Building Your Cross-Functional Customer Experience Team

In Oracle’s white paper, “Seven Power Lessons for Customer Experience Leaders,” lesson number one is “Customer experience is political.” The book states, “A key aspect of your mission as a customer experience leader is therefore to act as the political champion for customer experience.” Choosing your cross-functional team is the first step in giving customer experience the political clout it needs to create lasting change across the organization.

The following are several considerations as you develop your cross-functional team:


You want to look for people who are senior enough to have deep expertise in their area of the business, but not so senior that they will be too busy, or high-level thinking that they won’t be able to dig into the details. They need to understand all of the ins-and-outs of their department, but also see how their department connects into the bigger role of the organization.

Customer Experience View

You want to avoid looking at seniority alone, however. It’s important to search out the people who innately understand the importance of the customer experience. Otherwise you could waste valuable time trying to constantly establish the importance of what you are doing. You need a team who understands and believes in what you are trying to accomplish, and is excited to be a part of it so you can start building momentum.

Organizational Role

Your cross-functional team needs to represent the interests and challenges of the entire organization. You will want to include functional representatives (e.g., Marketing, Finance, IT, HR) as well as business representatives (e.g., regions, practices). While you may find more people in Marketing who are excited about using customer feedback to drive change, they may not be able to help you down the road when you need to secure budget or change training policies. It’s going to take a representative team to carry the torch throughout your company.

In addition, be sure to secure support from your colleagues responsible for the brand. The brand makes the promise and the experience is responsible for delivering on it. For this reason, you must ensure that the brand team is onboard and connected with the customer experience work. Some companies are even beginning to create Brand and Experience councils with this very purpose in mind.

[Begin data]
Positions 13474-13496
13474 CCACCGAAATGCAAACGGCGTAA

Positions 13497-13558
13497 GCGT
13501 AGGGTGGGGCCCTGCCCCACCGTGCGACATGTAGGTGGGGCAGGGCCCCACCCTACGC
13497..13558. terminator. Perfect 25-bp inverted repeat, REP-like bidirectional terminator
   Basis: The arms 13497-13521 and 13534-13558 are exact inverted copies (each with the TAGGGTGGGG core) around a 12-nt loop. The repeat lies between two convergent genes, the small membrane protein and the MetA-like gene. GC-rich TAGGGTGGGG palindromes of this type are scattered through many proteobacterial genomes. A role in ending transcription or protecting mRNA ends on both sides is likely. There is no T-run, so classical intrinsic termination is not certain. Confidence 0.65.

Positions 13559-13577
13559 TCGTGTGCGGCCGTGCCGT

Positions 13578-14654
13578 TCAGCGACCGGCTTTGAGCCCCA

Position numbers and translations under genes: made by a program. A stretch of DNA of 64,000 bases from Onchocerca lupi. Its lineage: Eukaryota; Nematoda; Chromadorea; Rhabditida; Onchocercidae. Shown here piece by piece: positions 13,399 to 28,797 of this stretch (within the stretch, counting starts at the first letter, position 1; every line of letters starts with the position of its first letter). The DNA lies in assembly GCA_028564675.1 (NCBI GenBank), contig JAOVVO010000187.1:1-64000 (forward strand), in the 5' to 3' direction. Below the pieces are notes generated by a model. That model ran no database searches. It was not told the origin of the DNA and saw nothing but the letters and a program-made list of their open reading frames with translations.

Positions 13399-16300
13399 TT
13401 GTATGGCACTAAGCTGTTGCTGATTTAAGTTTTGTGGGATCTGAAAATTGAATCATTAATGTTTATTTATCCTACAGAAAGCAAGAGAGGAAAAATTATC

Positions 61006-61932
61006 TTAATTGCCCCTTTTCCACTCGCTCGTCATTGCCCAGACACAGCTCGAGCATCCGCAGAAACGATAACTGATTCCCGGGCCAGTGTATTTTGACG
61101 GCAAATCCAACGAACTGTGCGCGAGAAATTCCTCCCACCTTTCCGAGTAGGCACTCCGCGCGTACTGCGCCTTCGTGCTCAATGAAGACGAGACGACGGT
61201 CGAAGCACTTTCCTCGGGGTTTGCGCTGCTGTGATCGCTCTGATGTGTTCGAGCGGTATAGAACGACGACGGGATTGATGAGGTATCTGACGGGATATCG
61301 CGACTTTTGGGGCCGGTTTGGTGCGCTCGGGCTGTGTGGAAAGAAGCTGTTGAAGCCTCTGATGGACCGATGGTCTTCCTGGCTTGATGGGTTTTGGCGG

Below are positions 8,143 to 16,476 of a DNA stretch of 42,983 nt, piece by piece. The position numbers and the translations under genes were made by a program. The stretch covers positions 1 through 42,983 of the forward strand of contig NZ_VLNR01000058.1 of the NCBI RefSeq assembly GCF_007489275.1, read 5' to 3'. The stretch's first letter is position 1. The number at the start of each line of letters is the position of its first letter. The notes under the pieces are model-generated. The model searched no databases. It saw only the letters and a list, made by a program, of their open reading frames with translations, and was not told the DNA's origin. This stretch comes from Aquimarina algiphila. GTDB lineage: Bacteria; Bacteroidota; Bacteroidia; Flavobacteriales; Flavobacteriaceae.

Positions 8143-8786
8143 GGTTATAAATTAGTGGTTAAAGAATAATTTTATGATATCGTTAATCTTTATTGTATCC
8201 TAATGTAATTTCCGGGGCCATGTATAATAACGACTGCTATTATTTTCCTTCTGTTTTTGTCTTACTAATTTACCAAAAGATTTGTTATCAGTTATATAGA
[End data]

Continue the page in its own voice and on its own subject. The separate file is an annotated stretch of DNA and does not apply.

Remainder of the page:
Personal Clout

Seek out individuals who are strongly networked across the company. While this may be a person who has a track record of big projects under their belt, don’t limit yourself by seeking out the big stars. You want people who have demonstrated success at managing change outside of big budgets and spotlights. These people tend to rely on a network of relationships to get things done, and these characteristics will help your team build support for the changes ahead.

Size of the Team

The optimal number of people you should have on this team is 12. More than 20 and you’ll start feeling some “death by committee,” but fewer than 9 and you likely won’t have the representation you need.

In Switch, Dan and Chip Heath examine how reformers are vital in “rallying the heard” to change their behaviors. “The lessons are clear,” they write, “If you want to change the culture of your organization, you’ve got to get the reformers together. They need a free space. They need time to coordinate outside the gaze of the resisters.” Your cross-functional team will be your band of reformers. Take time to build a team that possesses the passion, clout, and commitment to get things done in spite of the resistance you will inevitably face.

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